We keep building the tree in this way until some criterion is met (e.g., no more than n observations in a given leaf, no further increase in performance). Note that in this procedure, some predictors may never enter the model. In that way, a tree performs an automatic subset selection, i.e., the algorithm might decide to not include predictor variables it doesn’t find useful. Also, any predictor could be used more than once.
Algorithms that implement the tree building routine differ in their details, which is why you will see many different options in both
caret. In general, if you have a good signal in your data, any algorithm should pick up on it.
Since trees have a tendency to overfit, it is common to regularize them by including a penalty for tree size. For instance, if we were to minimize SSR/RMSE, we would add a penalty to the cost function, C, to get
\[C = SSR + \lambda T, \]
where T is the number of leaves of the tree. More leaves means a larger tree, which is being penalized. The tuning parameter \(\lambda\) needs to be determined using parameter tuning or model training. Reducing a tree in this way is also called pruning.
While trees are fairly simple to understand, sometimes, especially if there are many branching points, a complex decision tree might still not be suitable in practice. Further, even with regularization, trees might overfit. There is a type of tree, called fast and frugal tree (FFT), which can potentially help with both aspects. The difference between a regular tree and a FFT is that for the FFT, at each split/decision point, at least one of the splits needs to end in a terminal node. Check e.g. the example diagrams shown in the FFT Wikipedia article to see what this means. This constraint makes the trees often simpler and thus easier to implement in practice (e.g. by a doctor) and they might also be more robust, i.e. their performance on future data might be better than a larger tree. Disadvantages of FFT are that sometimes they might be too simple and thus not perform as well as a full tree, and they only work for binary outcomes.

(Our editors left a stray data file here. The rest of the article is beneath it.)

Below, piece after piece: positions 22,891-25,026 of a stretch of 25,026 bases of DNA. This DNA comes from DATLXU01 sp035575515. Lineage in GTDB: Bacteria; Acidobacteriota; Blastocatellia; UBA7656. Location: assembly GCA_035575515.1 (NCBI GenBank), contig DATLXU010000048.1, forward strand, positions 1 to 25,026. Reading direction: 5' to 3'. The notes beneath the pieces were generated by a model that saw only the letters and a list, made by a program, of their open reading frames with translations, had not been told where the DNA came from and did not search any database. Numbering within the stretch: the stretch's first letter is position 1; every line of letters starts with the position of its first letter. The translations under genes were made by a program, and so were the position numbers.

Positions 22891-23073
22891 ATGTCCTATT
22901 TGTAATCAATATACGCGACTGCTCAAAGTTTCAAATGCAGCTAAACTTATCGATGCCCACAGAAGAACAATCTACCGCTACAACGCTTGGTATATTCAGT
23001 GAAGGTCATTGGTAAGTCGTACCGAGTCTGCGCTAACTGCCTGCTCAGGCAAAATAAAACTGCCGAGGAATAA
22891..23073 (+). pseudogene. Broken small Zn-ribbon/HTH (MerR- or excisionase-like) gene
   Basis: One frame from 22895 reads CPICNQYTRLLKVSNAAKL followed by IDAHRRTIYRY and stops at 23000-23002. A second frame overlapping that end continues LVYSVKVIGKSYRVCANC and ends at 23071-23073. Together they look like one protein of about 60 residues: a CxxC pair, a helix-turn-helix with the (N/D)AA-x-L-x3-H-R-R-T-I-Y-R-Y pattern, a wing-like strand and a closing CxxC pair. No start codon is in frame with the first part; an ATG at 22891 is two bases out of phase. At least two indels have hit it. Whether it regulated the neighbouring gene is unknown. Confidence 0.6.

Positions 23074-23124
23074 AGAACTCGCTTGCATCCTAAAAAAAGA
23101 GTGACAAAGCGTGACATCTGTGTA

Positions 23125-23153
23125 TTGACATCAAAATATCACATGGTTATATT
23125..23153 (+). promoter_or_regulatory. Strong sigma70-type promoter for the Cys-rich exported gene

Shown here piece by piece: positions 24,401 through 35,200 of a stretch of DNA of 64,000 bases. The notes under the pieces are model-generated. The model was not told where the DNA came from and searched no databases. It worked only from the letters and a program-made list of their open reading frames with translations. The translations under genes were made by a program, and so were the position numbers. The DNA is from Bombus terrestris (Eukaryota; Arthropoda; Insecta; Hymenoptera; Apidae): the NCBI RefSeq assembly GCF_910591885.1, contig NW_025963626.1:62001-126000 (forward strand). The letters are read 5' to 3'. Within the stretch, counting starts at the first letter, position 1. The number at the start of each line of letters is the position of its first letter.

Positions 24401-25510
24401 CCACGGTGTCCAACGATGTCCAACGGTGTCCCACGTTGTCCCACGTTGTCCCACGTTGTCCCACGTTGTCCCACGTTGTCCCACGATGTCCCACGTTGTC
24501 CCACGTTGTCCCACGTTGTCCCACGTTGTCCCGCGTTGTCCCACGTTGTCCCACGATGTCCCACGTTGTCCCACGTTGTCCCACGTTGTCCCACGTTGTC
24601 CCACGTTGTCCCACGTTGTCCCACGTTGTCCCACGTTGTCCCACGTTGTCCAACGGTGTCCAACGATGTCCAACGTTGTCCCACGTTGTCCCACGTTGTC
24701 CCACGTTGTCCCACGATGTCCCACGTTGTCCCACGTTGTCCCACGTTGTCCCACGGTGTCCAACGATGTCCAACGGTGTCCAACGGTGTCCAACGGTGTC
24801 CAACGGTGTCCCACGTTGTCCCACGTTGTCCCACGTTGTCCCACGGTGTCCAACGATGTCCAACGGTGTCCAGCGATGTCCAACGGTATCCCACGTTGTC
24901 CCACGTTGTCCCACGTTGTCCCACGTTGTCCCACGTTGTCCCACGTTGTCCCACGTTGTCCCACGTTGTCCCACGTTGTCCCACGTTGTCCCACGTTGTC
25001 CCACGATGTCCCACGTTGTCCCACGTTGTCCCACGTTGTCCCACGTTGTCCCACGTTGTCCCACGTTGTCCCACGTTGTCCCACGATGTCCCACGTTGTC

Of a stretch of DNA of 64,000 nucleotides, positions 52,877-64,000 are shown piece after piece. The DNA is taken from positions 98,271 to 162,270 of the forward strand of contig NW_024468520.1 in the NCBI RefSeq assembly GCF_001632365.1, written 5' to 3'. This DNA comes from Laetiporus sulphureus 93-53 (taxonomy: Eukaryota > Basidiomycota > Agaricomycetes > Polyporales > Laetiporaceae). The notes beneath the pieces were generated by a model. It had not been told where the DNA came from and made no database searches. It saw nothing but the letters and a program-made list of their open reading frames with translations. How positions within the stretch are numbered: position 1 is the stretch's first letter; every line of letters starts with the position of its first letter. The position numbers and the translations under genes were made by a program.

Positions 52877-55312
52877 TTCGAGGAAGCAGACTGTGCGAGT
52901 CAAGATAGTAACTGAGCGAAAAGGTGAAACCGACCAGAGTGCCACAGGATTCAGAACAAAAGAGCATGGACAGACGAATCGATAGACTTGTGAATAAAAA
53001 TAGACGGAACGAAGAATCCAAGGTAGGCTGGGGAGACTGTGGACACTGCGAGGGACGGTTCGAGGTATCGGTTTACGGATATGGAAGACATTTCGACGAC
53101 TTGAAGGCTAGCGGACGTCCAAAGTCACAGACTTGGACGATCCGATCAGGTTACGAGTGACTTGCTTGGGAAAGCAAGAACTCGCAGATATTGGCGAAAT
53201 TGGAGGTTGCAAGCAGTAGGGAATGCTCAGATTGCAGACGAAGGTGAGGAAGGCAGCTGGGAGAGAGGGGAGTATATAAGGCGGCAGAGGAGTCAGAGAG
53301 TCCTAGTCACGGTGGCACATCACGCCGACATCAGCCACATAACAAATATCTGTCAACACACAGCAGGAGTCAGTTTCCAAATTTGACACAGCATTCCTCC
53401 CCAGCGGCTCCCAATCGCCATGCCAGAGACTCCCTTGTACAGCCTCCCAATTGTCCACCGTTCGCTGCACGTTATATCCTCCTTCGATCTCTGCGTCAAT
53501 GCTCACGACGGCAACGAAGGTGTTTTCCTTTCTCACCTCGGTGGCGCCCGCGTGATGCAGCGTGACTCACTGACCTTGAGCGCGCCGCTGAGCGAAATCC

A very nice R package called
FFTrees implements FFT (and automatically compares their performance to regular trees and some of the tree based methods discussed below). You can find more about this R package here.
A great feature of trees is that they are relatively quick and easy to build and especially easy to understand. They can easily be communicated to and used by non-experts (e.g., doctors, other decision-makers). As such, trees (sometimes called decision diagrams or other names) are common in many fields. As mentioned, trees are also able to handle missing data in predictors, and they are often reasonably robust in the presence of collinear or near-zero-variance predictors since trees tend to use one of the variables and ignore the others. Tree models also tend to excel at inferring the presence of nonlinear interactions between variables. Often trees don’t need predictors to be standardized either.
The main disadvantage of trees is that they usually have reduced performance compared to other models. Thus, if a simple, interpretable model is the primary goal, trees are ideal. If instead, a high-performance predictive model is the goal, trees are rarely the best choice.
This excellent interactive tutorial gives a very nice, visual introduction to machine learning in general and trees in particular. It covers and nicely illustrates some of the topics discussed here, as well as topics discussed in previous units. In part 2 of the tutorial the authors discuss overfitting. I strongly recommend you check it out, even if you just skim through it. It is fun and informative!